NIMH developed human resource development programmes keeping in mind life cycle needs, holistic development and the empowering environment for the ultimate quality of life of persons with intellectual disabilities. Presently NIMH conducts four diploma courses, two degree courses and five post graduate courses in Early Intervention, Early Childhood Special Education, Special Education, Vocational Rehabilitation, Rehabilitation Psychology, Community Based Rehabilitation and Disability Rehabilitation Administration. Until 31st March 2006, a total of 19 773 professionals have been trained through the system. The Institute offers more than 50 professional development programmes as part of the continuing education for professionals working in voluntary and Government sectors. The Research and Development programmes were undertaken by the Institute and a few programmes have been completed in collaboration with international organizations.8

The Institute offers consultancy services to voluntary organizations. It has developed various service models based on the research, which include home based, community based, parent training programmes, early intervention services, special education services, vocational models etc. Efforts in the provision and outreach programmes usually help the local capacities to emerge for establishing the services in the community. More than two hundred thousand persons with disabilities were identified and provided services.

Parent cooperatives

Currently there are nearly 200 parent associations in the country with a membership of over 40000 parents. Under the guidance of NIMH, a National Federation called PARIVAAR functions as a central organ for all the parent associations that provide constant and regular support to the families. Services include emotional support, information about the condition and referral resources, information about government schemes, organizing conferences for parents to elicit the needs and difficulties to be placed before the government. PARIVAAR with the support of NIMH has been organizing National Parent Meets for the past 14 years. Starting this year, Regional Parent Meets are also being organized. Matters concerning support to individuals and families, public policy, technology, self-help groups, etc. are discussed for taking to the Government and other appropriate agencies. These meets also create public awareness, undertake programmes for community support and contribute to public policies.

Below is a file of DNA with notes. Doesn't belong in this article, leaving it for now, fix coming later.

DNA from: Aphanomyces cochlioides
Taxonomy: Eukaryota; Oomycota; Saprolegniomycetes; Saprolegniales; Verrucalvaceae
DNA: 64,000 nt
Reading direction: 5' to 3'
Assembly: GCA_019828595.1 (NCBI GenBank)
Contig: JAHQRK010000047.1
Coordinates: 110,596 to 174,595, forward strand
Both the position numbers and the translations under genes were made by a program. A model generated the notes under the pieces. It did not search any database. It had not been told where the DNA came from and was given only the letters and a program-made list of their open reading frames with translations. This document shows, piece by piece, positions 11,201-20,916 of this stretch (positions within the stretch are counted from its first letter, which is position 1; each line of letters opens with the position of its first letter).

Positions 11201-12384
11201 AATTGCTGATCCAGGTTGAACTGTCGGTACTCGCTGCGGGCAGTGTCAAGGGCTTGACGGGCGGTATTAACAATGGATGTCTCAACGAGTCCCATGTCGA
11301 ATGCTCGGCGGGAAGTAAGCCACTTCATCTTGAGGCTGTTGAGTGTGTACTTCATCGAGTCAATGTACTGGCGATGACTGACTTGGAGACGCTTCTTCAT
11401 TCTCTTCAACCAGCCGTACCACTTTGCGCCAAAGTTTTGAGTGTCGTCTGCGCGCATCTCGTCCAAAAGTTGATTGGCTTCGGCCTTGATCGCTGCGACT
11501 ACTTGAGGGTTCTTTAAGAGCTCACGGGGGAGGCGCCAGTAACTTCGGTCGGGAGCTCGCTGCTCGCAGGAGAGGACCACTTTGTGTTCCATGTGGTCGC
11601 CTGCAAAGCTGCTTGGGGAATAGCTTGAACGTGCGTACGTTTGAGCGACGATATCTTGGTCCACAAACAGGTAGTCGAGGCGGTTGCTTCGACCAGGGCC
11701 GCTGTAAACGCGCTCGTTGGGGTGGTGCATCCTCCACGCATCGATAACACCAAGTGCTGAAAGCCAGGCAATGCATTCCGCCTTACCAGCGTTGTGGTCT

Community based rehabilitation

Since its movement in the 1970’s, community based rehabilitation (CBR) has become considered as a viable and sustainable new entry point aiming at improvement of the quality of life of disabled persons. It should be made available within rural as well as urban communities, as highly specialized institutions away from the mainstream and with the traditional system of urban centred special settings have not been able to reach the rural people. Further, this approach has not fully adapted to the physical, economic, social and cultural needs and link to the availability of local resources and views of the stakeholders in the villages.

The CBR project at Byrraju Foundation is establishing community services with linkages after identifying the community needs in 182 villages adopted by the foundation. This is a bottom-up approach with PWD, family, and community as the centre. Children with mild and moderate category of disability can be admitted in the regular classes with the class teacher as a resource with adequate orientation. Other options are engaging itinerant teachers, creating resource rooms in regular classes, and arranging special classes in regular schools for children with intellectual disabilities. It may be observed from the described model that a greater number of children with intellectual disabilities will benefit from a less restricted learning environment, which is directly proportionate to a lower severity of retardation. The above model is gaining momentum with many NGOs organizing CBR programs in the country, mostly with the support of government. Byrraju Foundation has taken an innovative initiative of developing resources in the communities, so that the rehabilitation services are mostly available for the people, by the people and of the people in the same community with due networking with resource organizations.

Action Plan of the Government of India

The Government of India is implementing an action plan to make mainstream education not just available but accessible, affordable and appropriate for students with disabilities. Quality of education for these children is also a concern of the action plan. The action plan will cover the following levels of educational interventions.

• Integrated child development service programmes for children in the age group of 0 to 6 years.

• A national rural health mission will cover early identification and intervention of children at risk.

• Sarva Shiksha Abhiyan for children in the age group of 6 to 14 years.

• A revised plan for Inclusive Education of Children and Youth with Disabilities (IECYD) will include persons with disabilities in the age range of 14 to 18 years.

In keeping with the action plan, all the schools in the country will be made disabled friendly by 2020 and all educational institutions including hostels, libraries, laboratories and buildings will have barrier free access for the disabled. There are many positive and promoting features to make inclusive education a success.

National Policy

As per the National Policy, the Government of India envisages that every child with disability has access to appropriate preschool, primary and secondary level education by 2020. Special care will be taken to:

i. Make schools (building, approaches, toilets, playgrounds, laboratories, libraries etc.) barrier free and accessible for all types of disability.

ii. The medium and method of teaching will be suitably adapted to the requirements of most disability conditions.